African-Americans at the universities where I have studied or worked
    came from the middle class -- they all know what roles they are
    expected to play.
    In the end, the privilege walk builds barriers that might not have
    otherwise existed. Persons of color rapidly develop an us-against-them
    mentality and refuse to move forward or backward except in lockstep.
    African-Americans who didn't grow up in dire circumstances feel that
    responding to the statements correctly would be both a betrayal of
    their group and a public admission that they are not "authentic." That
    is not the sort of choice we ought to be foisting on to students who
    just want to be resident assistants.
    Nor is it a good idea for privilege walks to reinforce in white
    students the very stereotypes that our orientation programs attempt to
    overcome elsewhere. When the game is over and the triumphant white
    kids are asked to turn around and look at the rest of the students,
    what they see is a group of blacks and Latinos packed together at the
    back, not at all interested in the exercise. The implicit message the
    white students get is: TV and movies are right, these people all come
    from the same horrid neighborhoods.
    I have sometimes wondered in the middle of a privilege walk whether
    some students of color had decided that they had had enough and were
    just tuning out of the rest of the orientation program. After all,
    they had gone through the same strenuous series of individual and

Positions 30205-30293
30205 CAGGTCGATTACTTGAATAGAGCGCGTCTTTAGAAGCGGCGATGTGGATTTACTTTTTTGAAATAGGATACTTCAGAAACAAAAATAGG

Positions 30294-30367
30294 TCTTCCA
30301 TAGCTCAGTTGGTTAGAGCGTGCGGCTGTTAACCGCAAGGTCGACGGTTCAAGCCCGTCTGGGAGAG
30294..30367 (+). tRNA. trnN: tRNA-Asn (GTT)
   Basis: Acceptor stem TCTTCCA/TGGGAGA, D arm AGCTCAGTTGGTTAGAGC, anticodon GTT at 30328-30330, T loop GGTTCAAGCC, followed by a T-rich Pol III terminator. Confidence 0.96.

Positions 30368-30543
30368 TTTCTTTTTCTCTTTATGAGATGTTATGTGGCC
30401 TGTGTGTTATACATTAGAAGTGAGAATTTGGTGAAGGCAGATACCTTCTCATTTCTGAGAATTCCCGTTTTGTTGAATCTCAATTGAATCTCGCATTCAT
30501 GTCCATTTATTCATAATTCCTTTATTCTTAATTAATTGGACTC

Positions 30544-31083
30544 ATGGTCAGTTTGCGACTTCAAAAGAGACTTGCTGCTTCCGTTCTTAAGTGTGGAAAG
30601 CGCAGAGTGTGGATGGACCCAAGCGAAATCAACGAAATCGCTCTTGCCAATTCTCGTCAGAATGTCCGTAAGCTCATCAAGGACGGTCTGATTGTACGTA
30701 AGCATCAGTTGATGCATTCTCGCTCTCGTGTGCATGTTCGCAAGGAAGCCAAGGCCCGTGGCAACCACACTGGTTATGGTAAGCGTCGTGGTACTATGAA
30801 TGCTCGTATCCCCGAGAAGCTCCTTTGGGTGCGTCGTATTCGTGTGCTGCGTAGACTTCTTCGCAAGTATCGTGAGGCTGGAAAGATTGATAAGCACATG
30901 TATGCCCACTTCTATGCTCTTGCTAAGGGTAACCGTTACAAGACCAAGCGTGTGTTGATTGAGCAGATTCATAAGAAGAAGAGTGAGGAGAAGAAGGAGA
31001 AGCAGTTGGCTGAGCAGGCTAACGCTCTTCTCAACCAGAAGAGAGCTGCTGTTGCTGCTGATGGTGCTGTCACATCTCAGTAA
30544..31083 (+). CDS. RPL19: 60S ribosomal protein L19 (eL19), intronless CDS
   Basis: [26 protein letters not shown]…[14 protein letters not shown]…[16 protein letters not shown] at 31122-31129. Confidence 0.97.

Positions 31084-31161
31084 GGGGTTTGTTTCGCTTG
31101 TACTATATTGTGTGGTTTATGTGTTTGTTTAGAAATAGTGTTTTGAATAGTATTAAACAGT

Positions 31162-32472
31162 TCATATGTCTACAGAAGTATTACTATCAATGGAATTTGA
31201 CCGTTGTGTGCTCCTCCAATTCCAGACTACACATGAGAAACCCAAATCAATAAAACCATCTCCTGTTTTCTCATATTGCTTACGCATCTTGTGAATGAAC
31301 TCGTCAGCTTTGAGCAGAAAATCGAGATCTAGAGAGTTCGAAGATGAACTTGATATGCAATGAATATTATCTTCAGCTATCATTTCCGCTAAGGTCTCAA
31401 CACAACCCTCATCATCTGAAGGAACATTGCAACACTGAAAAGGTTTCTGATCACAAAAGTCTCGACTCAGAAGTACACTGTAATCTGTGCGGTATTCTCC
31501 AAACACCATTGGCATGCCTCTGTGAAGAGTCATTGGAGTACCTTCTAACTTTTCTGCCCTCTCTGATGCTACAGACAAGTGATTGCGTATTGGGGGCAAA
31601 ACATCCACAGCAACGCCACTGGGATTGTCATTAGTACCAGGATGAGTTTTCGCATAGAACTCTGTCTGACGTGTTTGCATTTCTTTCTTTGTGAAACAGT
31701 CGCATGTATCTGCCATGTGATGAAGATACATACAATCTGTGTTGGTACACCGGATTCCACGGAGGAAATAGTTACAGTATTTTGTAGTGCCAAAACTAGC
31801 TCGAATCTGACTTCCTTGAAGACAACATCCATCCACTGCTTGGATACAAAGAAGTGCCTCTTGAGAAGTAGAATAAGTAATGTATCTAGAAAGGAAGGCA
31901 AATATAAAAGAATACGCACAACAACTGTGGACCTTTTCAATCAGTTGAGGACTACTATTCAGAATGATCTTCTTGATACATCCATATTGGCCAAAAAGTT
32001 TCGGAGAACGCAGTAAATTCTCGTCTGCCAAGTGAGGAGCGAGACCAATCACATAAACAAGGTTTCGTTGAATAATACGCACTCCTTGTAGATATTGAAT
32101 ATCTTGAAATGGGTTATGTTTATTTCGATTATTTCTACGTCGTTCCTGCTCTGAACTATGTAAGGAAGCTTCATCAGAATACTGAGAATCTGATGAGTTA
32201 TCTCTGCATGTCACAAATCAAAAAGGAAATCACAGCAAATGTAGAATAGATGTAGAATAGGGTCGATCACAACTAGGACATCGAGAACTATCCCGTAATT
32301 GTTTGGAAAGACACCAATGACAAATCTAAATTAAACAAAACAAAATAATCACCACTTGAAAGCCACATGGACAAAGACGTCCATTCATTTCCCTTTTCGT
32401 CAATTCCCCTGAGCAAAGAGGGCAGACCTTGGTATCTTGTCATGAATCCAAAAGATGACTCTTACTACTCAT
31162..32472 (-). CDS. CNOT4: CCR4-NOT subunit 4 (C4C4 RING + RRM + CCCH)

group interviews as the white kids, and sat through the same meetings
    designed to fill their heads with the rules of residence life. They
    had all spent at least one year -- usually two or three -- on the
    campus, in and around residence halls. In short, they had done the
    same things and arrived at the same place as the white students had.
    What possible purpose could there be to separate them from their white
    peers now and let everyone know what a miserable life they were
    supposed to have had growing up? To educate whites, of course.
    And that may be the worst thing about the privilege walk: It doesn't
    really teach anything. The underlying premise -- that whites are going
    to see that students of color have had very different opportunities
    -- is silly on its face. If there are whites who have lived for 19
    years in the United States and haven't gotten that message, is a
    30-minute privilege walk going to change their outlook? Any person
    whose worldview is so easily swayed should never be allowed to be in
    charge of anything, let alone the well-being of a floor full of
    The privilege walk is a toxic mix of half-baked educational theory and
    guilt that gets recycled during orientation by unimaginative
    residence-life staff members who can think of no better way to teach
    whites than to turn a group of African-Americans into martyrs. That
    stereotyped view of ethnic groups is precisely what makes students of
    color feel excluded, as if the folks in charge see them as nothing
    more than interchangeable pieces of window dressing.
    The people who are in charge of resident-assistant orientation have
    their hearts in the right place -- there can be no question about
    that. But the privilege walk is not only a waste of time, it also has
    the potential to do harm.
    Popular culture constantly reminds people of their differences; RA
    orientation should stress commonalities. And here's Commonality Number
    1: On any campus, residents in need of advisers will be there sooner
    than you think, so don't waste a half-hour on nonsense. Not even
    well-intentioned nonsense.

    Travis McDade is the reference and bibliographic services librarian at
    the Michael E. Moritz Law Library at Ohio State University.